For our trip to Halong Bay, we took the Royal Heritage Cruises arranged by the Hanoi hotel we stayed.
Red in the van on the way to Halong Bay

It was a two day one night trip, with 4 hours travelling one way from Hanoi in a van. Our tour guide told us interesting Vietnamese stories and facts along the way such as why are the houses in Vietnam tall but thin? Something to do with the space that is allowed per family so they build at least 4 stories high for that narrow space given, ground floor for business, second to fourth floors for three generations staying together.

We left at about 9 a.m. and made a pit stop at this place built for tourists, a centre showcasing beautiful pictures made from sewing colourful threads onto the canvas, lacquered wooden items, food stuff, huge sculptures and heavy wooden furniture.

That's a picture sewed with thread. Very stunning.
When we reached Halong Bay’s ferry terminal, there were hundreds of people milling about waiting for their boats to arrive. We were escorted to a tender who then brought us to our boat for lunch after checking in. There were 13 (+2 who joined us the next day) of us for that night from far flung corners of the world, Brazil, Canada, Melbourne, France, Russia and another family from Malaysia (who were sitting beside us in the plane when we flew from KL, how about that?).

At the ferry terminal with all the boats lined up.
Activities included in our trip was a visit to the Surprise Cave, going to a beach, swimming, making Vietnamese rolls, karaoke, squid fishing, taichi in the morning, kayaking and passing by the floating villages.
Lookout point before entering the Surprise Cave
Villager selling her wares
Floating village
Inside the Surprise Cave
Still inside the Surprise Cave
Is Halong Bay a must see? I found it crowded, everywhere you looked was another boat, the cave was packed with people, there was rubbish in the waters and the mist was almost always present so I couldn’t really take clear shots of the limestones.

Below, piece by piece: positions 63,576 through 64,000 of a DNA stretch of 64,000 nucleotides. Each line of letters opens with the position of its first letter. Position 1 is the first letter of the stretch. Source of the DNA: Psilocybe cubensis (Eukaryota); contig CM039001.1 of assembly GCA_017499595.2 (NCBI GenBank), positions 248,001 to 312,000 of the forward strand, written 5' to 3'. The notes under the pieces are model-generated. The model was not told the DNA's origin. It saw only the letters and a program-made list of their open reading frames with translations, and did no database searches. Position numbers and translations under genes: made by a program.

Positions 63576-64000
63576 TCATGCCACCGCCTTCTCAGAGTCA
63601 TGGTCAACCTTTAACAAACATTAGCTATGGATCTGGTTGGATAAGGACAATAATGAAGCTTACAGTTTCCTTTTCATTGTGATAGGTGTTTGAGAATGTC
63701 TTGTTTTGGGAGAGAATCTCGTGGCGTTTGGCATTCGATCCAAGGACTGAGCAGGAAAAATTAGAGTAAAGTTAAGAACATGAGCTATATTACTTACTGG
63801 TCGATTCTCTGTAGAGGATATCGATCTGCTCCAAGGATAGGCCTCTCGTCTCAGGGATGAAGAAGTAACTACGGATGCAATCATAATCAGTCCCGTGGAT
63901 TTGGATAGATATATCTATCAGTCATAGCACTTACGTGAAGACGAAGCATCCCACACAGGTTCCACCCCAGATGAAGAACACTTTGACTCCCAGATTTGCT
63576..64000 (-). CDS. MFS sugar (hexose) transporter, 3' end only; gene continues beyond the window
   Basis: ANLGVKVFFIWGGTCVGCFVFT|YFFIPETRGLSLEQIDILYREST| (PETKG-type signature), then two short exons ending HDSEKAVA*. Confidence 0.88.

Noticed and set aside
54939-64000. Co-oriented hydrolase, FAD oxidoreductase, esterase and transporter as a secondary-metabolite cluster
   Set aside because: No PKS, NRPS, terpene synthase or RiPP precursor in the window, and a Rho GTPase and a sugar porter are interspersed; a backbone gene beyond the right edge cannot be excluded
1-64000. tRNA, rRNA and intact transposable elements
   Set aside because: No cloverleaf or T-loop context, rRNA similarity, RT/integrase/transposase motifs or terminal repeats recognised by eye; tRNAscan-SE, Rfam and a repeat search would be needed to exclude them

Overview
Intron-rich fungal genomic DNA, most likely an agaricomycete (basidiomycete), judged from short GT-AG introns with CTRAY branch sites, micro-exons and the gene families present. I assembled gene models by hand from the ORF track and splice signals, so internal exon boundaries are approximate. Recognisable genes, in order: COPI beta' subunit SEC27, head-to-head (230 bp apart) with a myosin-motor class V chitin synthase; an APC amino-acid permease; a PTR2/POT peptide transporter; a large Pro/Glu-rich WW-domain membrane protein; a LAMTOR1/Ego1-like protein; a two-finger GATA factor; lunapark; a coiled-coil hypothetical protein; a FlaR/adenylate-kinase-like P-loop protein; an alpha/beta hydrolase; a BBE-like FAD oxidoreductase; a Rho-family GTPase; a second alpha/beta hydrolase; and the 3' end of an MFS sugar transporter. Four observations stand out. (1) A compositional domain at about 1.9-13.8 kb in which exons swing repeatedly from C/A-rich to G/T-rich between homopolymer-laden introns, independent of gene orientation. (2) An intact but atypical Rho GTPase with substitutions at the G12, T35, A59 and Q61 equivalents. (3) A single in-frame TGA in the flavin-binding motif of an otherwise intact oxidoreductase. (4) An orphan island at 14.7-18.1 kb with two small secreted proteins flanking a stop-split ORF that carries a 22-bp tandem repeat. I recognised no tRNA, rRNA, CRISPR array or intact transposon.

Boats everywhere
The mist adds a mysterious calm to the place 
More boats!
To me, I grew up with Langkawi at my backyard somewhat, so this experience was rather similar. The food was also close to home. For many, it would be a new experience so it would be worth it.

Of course the limestones were beautiful, I loved how they all had this parallel diagonal lines running around it, the calmness of the water where we stopped for the night, the peaceful hours just gazing at the stars from the top deck.

Can you see the diagonal lines on the top right? Most of the stones had it.
Our room
The dining room
Selfie at Halong Bay!
We also got the biggest and most expensive room which was lovely (I think we were fleeced because the amount we paid was exorbitant – but anyway...). And I also got to know the Russian guest, Orga, since I didn't join in the kayaking. She’s lovely and a little scary as she asked me very direct questions such as, “Why don’t you know Russian language? Is it because Malaysians don’t like Russians?” lol

Meet Orga!
The first thing she asked me was whether I heard some of them singing the night before at the dining room while I was star gazing, "Did we sing good?". Thankfully I didn't have to wait hours for the right answer to pop up, "You all sounded like you were having loads of fun!" and she laughed out loud. She also tried to teach me some Russian words (she's a Russian language teacher) but I did warn her I couldn't even speak my own mother tongue.

We disembarked right after an early lunch so effectively, we were on the boat for 24 hours.